Native Americans
The French and Indian War, Part 1

The French and Indian War, Part 1
Reading Level
     edHelper's suggested reading level:   grades 7 to 9
     Flesch-Kincaid grade level:   6.96

     challenging words:    blatant, encroachments, determined, recapture, governor-general, happening, trapping, eighteenth, skirmish, engagement, unforgiving, unwilling, resolve, income, populate, lieutenant
     content words:    American Frontier, Appalachian Mountains, Ohio Valley, Ohio Company, Native Americans, New France, Marquis Duquesne, Robert Dinwiddie, George Washington, Allegheny River

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The French and Indian War, Part 1
By Mary Lynn Bushong

1     In the early eighteenth century, trouble was brewing on the American Frontier. The French trappers on the western side of the Appalachian Mountains were determined to keep that territory open for fur trapping, a major source of income. At the same time the British colonists were looking to expand into new lands. Then the British government granted lands in the Ohio Valley to the Ohio Company, and traders began moving in.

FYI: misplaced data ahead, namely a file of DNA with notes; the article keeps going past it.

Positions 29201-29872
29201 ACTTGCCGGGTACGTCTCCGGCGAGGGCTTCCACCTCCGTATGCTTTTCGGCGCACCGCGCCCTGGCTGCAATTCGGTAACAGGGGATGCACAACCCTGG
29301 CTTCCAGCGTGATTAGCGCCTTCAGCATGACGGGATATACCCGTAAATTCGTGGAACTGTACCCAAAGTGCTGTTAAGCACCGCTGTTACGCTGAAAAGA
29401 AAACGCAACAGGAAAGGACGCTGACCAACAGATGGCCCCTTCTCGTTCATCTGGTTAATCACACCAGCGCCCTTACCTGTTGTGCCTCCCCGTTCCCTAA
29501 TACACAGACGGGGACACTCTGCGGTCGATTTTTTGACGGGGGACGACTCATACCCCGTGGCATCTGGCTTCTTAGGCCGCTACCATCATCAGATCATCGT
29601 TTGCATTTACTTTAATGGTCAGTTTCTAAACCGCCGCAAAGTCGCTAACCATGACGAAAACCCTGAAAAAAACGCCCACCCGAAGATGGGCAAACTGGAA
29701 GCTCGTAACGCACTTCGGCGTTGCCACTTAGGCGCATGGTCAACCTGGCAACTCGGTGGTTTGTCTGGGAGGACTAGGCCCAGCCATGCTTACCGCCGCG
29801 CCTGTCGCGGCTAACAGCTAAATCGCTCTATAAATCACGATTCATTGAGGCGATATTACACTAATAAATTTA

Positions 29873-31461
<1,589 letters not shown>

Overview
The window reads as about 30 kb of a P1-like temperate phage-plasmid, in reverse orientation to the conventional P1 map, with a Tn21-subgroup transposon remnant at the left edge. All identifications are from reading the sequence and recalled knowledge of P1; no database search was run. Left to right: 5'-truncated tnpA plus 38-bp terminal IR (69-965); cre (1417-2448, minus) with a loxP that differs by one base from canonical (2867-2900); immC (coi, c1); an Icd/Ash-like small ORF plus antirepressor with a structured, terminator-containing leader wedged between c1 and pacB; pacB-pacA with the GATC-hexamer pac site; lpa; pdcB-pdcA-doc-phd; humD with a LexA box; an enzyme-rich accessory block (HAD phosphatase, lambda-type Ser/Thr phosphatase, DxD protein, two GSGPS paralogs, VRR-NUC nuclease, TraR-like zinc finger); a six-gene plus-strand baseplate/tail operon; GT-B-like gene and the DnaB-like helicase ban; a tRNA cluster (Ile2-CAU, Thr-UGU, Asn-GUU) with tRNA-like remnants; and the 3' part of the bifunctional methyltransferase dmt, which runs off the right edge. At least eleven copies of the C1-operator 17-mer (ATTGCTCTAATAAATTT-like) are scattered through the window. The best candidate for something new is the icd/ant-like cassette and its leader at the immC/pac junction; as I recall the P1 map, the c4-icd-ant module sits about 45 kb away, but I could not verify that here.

2     This blatant push into France's claimed lands alarmed the French. Native Americans allied with the French raided the British colonists, and their allies retaliated. The French set up a series of forts to help block future encroachments. Then in 1750, British and French representatives met in Paris to try to resolve the disputes. It didn't work. Neither side was truly willing to work with the other, and as a result, talks broke down.
3     Then in 1752, a new governor-general of New France was appointed. Marquis Duquesne was told by the king of France to clear all the English from French-claimed lands. While this was happening, Robert Dinwiddie, lieutenant governor of Virginia, continued to give out land grants to populate the new frontier.

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